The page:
February is Black History Month. What are you doing to celebrate it? Think about this for a moment. Do you think people aren’t quick to detect cynicism, seeing how companies are piggybacking on Black History Month?
“It has turned into a mundane, meaningless and commercialized farce,” according to this commentary by Huffington Post blogger Akilah Bolden-Monifa. She concludes:
Instead of a month of perfunctory gestures, we need yearlong efforts of recognizing African Americans who made – and continue to make – a contribution.
Many people hold concerns about black history being delegated to a single month. Morgan Freeman, a critic of Black History Month, said “I don’t want a black history month. Black history is American history.”
But this doesn’t mean to take your African American customers for granted. It’s just important that you do it from an African American perspective. When a corporation that is not noted for ethnic diversity runs a Black History Month ad, it’s often viewed with skepticism. Perfunctory treatment is worse than no acknowledgement at all. An example was an ad run by a large regional bank I worked with that depicted an African American teacher in front of a blank board. Some of the scathing reactions I heard were “Really, you needn’t have bothered!” and “That must have taken a lot of thought. It really is offensive to view the holiday from a self-serving and self-referential perspective that does not begin to deal with the nuances of meaning and relevance to the intended audience.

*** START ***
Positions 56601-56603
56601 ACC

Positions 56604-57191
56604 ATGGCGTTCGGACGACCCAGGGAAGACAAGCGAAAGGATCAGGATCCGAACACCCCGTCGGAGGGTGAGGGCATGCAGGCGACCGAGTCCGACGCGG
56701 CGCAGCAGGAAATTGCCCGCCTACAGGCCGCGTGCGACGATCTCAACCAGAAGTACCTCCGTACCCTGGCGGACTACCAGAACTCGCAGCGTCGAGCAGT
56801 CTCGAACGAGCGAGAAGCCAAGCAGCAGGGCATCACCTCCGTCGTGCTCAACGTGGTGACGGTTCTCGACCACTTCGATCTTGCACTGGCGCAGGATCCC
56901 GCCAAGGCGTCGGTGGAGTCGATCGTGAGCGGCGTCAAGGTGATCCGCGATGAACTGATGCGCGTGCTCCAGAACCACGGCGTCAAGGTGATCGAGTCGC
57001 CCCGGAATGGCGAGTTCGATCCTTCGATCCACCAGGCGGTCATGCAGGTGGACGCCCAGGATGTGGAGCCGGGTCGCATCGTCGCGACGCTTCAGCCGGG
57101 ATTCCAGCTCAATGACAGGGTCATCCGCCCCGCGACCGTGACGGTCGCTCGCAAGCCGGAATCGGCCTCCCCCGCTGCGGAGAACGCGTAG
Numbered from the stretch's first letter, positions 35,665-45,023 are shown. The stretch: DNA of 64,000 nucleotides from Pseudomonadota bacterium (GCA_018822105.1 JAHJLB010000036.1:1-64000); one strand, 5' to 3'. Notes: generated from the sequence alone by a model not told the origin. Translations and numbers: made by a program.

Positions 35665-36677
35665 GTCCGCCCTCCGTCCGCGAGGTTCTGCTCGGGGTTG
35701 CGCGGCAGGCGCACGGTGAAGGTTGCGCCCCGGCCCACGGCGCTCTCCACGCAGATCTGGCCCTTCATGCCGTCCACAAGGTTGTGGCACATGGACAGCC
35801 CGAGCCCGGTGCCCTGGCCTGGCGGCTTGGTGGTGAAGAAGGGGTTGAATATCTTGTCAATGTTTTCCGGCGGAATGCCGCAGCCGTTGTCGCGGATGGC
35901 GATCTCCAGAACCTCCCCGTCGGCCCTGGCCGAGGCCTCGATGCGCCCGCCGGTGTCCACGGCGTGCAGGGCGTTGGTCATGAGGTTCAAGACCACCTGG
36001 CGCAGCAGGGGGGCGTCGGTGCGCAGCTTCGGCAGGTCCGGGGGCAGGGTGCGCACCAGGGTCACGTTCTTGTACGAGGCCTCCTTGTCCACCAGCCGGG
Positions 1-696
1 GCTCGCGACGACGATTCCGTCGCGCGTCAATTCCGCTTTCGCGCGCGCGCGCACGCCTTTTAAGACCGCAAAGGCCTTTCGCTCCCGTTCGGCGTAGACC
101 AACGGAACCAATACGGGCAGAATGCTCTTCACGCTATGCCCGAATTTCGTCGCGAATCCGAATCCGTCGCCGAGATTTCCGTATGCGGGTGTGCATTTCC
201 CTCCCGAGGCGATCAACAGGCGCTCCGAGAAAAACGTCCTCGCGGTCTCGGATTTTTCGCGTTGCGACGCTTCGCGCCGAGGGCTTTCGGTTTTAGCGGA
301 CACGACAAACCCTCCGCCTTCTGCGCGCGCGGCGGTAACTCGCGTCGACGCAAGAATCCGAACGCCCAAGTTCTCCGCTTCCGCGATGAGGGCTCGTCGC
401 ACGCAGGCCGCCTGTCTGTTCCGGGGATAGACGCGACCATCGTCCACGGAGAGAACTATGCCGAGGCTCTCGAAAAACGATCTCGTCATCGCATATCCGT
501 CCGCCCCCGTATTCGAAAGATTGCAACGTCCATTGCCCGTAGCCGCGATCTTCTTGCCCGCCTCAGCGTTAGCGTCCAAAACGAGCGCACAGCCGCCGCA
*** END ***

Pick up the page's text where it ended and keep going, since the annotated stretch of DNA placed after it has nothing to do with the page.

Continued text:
Meanwhile the competition was running an ad was associating the opening of an account with them with jumping the broom.
The broom jumping ceremony is a poignant reminder of a time when African American wedding vows were not legally sanctioned, and the legitimacy of marriage was sought by jumping over the broom into the bonds of marriage. It’s an acknowledgement of connection with a proud heritage, legitimacy,dignity and the strength of family bonds. In a word, it’s a powerful message of respect and a clear indicator that “They get me. They are me.”
Snap Marketing Principle of Cultural Perspective
People like to do business with people like themselves.